3. Complete the modified major requirements at Rhodes (if the chosen major is one listed below). If the Rhodes major is not one listed below, all major requirements listed in the Rhodes catalog for the chosen major must be fulfilled, including senior seminar.
    • Chemistry Major/Chemical Engineering: Chemistry 211, 212, 240, 311, 312.
    • Physics Major/Biomedical Engineering: Physics 211, 250, 305, 304 or 307; Biology 140, 141.
    • Physics Major/Electrical Engineering: Physics 211, 250, 301, 302, 304, 307 or 325.
    • Physics Major/Mechanical Engineering: Physics 211, 250, 304, 305, 307.
    • Computer Science Major/Computer Engineering: Computer Science 142, 241, plus one of CS 330, 335, 355 or 360; Mathematics 201, and either Mathematics 311 or 370.
    • Mathematics Major/System Science and Mathematics: Mathematics 201, 261, 311, 370, 465.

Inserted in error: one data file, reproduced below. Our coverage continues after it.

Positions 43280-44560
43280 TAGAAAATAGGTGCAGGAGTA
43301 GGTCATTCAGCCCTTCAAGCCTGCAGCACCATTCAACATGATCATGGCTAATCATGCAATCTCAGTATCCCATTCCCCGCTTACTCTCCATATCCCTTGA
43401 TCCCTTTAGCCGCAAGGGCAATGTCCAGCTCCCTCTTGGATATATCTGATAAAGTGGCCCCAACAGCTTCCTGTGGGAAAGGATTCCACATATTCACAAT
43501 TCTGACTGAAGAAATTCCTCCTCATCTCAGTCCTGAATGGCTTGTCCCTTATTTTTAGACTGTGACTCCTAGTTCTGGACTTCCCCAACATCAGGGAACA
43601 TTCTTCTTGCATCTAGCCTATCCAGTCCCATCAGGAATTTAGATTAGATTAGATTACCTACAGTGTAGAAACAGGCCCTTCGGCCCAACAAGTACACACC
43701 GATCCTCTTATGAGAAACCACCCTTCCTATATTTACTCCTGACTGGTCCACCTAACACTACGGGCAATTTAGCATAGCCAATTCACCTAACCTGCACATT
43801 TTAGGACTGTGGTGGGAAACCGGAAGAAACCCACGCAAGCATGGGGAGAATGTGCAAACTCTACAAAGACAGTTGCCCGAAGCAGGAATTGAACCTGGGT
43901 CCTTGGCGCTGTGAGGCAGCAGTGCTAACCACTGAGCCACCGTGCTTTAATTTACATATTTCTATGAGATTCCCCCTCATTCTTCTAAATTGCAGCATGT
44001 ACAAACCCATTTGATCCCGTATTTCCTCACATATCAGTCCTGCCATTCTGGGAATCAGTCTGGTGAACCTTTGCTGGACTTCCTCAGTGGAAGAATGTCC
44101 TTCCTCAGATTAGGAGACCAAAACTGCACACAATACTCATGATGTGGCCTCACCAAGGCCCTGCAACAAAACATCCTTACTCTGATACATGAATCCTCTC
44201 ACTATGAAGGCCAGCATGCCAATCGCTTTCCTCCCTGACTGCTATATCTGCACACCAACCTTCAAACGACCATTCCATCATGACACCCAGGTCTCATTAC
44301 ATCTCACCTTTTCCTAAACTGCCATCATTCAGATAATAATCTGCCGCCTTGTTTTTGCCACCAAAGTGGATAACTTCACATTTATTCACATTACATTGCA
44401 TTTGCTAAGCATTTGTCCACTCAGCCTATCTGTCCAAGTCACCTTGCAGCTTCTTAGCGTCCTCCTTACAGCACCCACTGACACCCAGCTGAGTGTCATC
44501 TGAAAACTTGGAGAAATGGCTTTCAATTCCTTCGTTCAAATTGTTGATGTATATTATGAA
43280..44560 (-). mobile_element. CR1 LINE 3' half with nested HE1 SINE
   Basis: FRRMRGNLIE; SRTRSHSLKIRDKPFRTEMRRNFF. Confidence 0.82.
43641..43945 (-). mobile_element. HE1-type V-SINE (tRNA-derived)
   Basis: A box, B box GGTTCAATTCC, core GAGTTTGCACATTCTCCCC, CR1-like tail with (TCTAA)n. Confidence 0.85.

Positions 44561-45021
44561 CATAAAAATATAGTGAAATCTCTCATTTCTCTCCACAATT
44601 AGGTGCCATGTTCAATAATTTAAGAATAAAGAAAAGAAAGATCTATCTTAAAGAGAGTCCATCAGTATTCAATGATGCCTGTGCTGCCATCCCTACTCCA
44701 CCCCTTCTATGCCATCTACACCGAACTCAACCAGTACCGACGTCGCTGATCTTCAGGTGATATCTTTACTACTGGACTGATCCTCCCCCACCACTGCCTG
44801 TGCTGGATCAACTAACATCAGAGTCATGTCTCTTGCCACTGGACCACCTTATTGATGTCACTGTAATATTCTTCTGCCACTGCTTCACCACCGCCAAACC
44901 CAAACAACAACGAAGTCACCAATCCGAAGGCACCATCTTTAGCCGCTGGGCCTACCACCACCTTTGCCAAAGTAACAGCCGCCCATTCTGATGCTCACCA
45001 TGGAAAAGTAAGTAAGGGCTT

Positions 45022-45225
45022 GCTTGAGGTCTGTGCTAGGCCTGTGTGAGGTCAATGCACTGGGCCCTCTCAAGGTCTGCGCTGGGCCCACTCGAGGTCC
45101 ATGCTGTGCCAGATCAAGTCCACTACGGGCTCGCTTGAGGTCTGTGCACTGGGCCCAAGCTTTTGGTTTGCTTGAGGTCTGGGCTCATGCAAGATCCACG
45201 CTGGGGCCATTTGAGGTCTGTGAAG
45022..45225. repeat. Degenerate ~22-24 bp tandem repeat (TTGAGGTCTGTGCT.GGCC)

4. Maintain a GPA (math/science and overall) of 3.25 at Rhodes for acceptance into the BS/BS program or 3.50 for the BS/MS program at the Washington University.

Bachelor of Science in Engineering at Christian Brothers University

This dual degree program is a 3-2 year plan of study that results in a Bachelor of Science from Rhodes and Bachelor of Science in engineering from Christian Brothers University at the completion of five years of study. The student spends three years at Rhodes and completes all foundation requirements and the modified major requirements listed below for a major in physics, chemistry, or biochemistry/molecular biology, depending on the course of engineering to be pursued. The student may also take select courses at Christian Brothers University during this time. The student applies to the engineering program at Christian Brothers University during the third year and becomes a full-time CBU student for two additional years. Financial aid does not transfer from Rhodes to Christian Brothers University.